Even so, your lung capacity will be half of what it was before. Your body will adjust in a variety of ways to this shift. For example, to fill the space left by the missing lung, the remaining lung will expand somewhat. The body will eventually learn to compensate for the shortage of oxygen. Most people anticipate to be constantly winded or unable to operate without one lung, but this is rarely the case. This shift will very certainly need a person to learn to slow down and adapt.

What is meant by Pneumonectomy?

A pneumonectomy is a surgery that involves removing one of your lungs due to cancer, trauma, or another ailment. A surgeon creates an incision on your body and separates the ribs by cutting some muscle. They remove the damaged lung surgically. The pleural space (the sac that held the lung) fills up with air. The fluid eventually takes the place of the air.

Reasons for Pneumonectomy

Lung cancer is the most common reason for a pneumonectomy. Typically, healthcare practitioners attempt to remove as little lung tissue as feasible. Other lung disorders may necessitate a pneumonectomy. Here are a few examples:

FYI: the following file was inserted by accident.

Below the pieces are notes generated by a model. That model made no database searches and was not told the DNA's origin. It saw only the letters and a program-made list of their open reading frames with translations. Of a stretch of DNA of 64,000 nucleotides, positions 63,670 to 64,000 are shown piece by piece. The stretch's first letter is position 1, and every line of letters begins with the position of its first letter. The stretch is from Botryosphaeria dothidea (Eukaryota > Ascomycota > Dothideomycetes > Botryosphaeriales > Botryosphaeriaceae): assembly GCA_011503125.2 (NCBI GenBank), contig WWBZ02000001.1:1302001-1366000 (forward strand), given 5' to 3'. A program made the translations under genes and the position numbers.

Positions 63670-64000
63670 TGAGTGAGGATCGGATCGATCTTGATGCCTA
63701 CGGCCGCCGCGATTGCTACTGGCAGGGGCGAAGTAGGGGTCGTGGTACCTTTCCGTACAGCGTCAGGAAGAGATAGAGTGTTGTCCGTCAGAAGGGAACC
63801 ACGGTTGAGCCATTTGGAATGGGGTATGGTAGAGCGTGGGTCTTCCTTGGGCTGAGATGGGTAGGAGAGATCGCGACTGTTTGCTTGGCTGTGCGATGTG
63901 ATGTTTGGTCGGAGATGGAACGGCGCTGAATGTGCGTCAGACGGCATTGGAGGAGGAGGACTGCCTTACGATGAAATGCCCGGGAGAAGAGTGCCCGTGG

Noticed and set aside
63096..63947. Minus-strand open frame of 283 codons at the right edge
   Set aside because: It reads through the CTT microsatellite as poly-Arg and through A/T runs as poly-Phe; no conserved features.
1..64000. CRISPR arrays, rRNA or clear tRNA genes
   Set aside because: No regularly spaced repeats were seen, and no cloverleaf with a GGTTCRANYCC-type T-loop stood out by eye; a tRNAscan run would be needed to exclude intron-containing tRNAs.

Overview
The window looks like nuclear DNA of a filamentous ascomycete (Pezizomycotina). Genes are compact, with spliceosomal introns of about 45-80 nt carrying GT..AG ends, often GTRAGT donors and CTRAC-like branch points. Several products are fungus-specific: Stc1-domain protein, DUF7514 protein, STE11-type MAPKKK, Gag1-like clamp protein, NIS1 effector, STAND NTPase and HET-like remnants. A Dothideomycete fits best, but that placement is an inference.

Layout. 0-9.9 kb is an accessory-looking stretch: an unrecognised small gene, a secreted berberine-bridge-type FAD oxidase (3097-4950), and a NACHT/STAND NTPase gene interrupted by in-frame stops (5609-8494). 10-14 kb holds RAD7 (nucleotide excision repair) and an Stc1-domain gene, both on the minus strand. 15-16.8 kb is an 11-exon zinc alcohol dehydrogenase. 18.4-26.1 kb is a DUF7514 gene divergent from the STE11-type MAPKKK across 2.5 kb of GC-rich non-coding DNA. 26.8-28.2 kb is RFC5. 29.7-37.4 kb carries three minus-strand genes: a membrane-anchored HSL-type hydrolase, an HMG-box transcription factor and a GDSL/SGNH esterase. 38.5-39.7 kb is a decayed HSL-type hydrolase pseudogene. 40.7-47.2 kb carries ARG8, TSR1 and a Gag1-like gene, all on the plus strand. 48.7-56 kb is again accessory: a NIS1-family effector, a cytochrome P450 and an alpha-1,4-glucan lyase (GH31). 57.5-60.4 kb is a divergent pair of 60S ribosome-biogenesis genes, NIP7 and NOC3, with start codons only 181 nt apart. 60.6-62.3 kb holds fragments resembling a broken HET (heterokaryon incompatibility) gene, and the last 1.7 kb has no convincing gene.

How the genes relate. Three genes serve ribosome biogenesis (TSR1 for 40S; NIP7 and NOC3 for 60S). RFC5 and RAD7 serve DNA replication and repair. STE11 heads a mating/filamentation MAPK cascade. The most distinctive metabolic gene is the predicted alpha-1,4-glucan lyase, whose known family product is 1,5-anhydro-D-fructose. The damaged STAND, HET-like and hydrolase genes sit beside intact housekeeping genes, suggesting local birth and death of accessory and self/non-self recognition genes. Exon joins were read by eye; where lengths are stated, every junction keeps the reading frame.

• Lung illness that is present at birth
  • Bronchial obstruction
  • Lung damage caused by a traumatic event
  • Tuberculosis of the lungs
  • Infections of the lungs  by fungi
  • Metastases in the lungs

Post Surgery Recovery Period

After surgery, you’ll usually need to stay in the hospital for a week or two.  It is for your medical team to monitor your heart rate, breathing, and blood pressure, as well as check for infection. When you first wake up, you can be puzzled. You may wake up a few hours or even a few days following the procedure. You’ll need someone to drive you home from the hospital and assist you around the house for the first several days. At first, take it slowly and avoid hard lifting. You’ll be warier, but your strength and stamina should return in the following weeks or months.

What can you expect after Lung Removal?